leave it where it is, under a manure
pile at Sheldon's stable; it is safer
County Clerk Bird Critchfield has
had a portable booth made for elec
tion. It consists of four stalls or
booths; each stall is separated by
heavy canvass, and it can be taken
apart, folded up and put away so
that it will do for a number of years
to come. After Cal Parmele and a
i.umber of others had got through
inspecting it Mr. Parmele offered to
bet a big red apple that this city
would go for the alliance the next
election, but none of the boys were
willing to take him up.
The Princes of the Orient had
KiiahAla rf fun Kridav nifht. C. W.
J l i. - J I 1
Sherman was bantered by an old
member that he would join if Sher
man would. After they got up to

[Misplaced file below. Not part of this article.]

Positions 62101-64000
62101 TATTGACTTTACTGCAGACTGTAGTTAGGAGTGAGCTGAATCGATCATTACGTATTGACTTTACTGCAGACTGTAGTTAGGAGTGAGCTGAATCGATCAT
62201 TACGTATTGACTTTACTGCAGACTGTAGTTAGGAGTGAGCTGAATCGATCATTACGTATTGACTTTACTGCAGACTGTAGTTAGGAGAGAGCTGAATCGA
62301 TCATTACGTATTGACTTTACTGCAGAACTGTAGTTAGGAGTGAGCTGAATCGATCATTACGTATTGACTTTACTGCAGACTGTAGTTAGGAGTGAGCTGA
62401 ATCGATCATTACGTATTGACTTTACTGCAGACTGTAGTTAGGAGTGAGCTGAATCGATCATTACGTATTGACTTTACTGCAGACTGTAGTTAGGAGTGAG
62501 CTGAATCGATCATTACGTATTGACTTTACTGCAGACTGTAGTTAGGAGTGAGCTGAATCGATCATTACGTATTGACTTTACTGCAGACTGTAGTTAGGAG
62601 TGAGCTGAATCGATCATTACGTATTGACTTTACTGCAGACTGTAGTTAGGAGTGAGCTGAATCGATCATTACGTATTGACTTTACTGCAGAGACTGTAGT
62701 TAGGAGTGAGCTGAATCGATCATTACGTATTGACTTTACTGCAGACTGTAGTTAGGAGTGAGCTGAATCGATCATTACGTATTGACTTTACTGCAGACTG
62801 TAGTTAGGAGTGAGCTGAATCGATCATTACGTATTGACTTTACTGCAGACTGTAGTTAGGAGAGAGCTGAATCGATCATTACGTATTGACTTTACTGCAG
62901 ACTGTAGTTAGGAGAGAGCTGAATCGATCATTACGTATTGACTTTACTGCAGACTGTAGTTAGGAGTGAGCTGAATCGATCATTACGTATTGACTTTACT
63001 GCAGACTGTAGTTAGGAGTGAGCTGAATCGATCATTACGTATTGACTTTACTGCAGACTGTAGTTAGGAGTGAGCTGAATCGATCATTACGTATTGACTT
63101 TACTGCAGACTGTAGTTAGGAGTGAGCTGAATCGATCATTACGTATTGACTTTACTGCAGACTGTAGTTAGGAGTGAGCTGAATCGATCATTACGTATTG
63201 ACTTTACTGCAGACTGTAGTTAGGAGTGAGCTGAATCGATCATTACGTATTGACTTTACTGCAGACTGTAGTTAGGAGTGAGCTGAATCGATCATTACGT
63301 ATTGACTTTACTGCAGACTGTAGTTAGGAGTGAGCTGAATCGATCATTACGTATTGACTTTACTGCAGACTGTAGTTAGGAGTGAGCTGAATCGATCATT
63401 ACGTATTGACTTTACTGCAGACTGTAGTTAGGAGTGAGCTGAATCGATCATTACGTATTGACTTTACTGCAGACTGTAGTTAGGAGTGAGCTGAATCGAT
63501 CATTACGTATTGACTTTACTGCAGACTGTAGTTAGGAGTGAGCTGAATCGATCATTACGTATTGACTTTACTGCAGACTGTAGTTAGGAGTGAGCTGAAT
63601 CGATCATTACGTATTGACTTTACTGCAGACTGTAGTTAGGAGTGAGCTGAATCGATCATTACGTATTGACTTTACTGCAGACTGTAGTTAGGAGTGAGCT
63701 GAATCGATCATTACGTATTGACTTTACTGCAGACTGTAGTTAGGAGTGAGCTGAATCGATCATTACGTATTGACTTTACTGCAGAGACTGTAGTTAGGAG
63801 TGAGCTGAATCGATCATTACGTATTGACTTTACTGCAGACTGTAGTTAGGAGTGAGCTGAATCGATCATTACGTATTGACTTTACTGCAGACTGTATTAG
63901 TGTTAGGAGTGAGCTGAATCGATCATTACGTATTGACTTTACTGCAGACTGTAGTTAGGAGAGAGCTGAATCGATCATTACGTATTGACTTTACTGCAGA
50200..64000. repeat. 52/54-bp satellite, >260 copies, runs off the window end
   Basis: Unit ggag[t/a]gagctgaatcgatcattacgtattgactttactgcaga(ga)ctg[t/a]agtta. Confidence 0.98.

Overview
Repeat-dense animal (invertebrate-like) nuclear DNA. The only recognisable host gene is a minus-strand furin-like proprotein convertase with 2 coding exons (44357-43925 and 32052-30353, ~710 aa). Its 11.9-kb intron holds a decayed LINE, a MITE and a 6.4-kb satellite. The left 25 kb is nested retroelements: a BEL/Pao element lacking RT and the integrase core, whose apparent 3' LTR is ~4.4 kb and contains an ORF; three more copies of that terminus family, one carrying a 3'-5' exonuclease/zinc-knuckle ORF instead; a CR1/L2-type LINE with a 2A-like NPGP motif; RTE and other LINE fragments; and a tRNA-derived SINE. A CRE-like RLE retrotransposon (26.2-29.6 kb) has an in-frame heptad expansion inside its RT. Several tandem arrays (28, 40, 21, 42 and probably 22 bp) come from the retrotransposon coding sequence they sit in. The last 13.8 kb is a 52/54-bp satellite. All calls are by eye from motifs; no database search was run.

the lodge room, as a wise precautionf
Sherman a hat was taken insiae me
hall, otherwise he would have flown.
when the "music begun," as his
knees smote together and he beg
ged for mercy. But his partner
atiifrf with him and to-day the
Journal man i? a full-fledged Prince
of the Orient. Some of the members
were still laughing about it this
morning, so 'that his honor nm.-t
have been an unusually good vic
DIED Mr. John Farthing, this morn
ing at 3.:), at the residence of his
Hon, J. L. Farthing, in South Park,
of consumption.
The deceased was born (13 years
ago at Lynchburgh, Virginia, and
for the last 21 years has been a resi
dent of this county. The children
left to mourn the loss of a kind
father are J. L. and George and Mrs.
Anna Ludwig, their mother having
preceded their father to the un
known world several years ago.
The interment will take place at
Rock Bluffs tomorrow, and owing
to the condition of the roads the
funeral cortege will start from the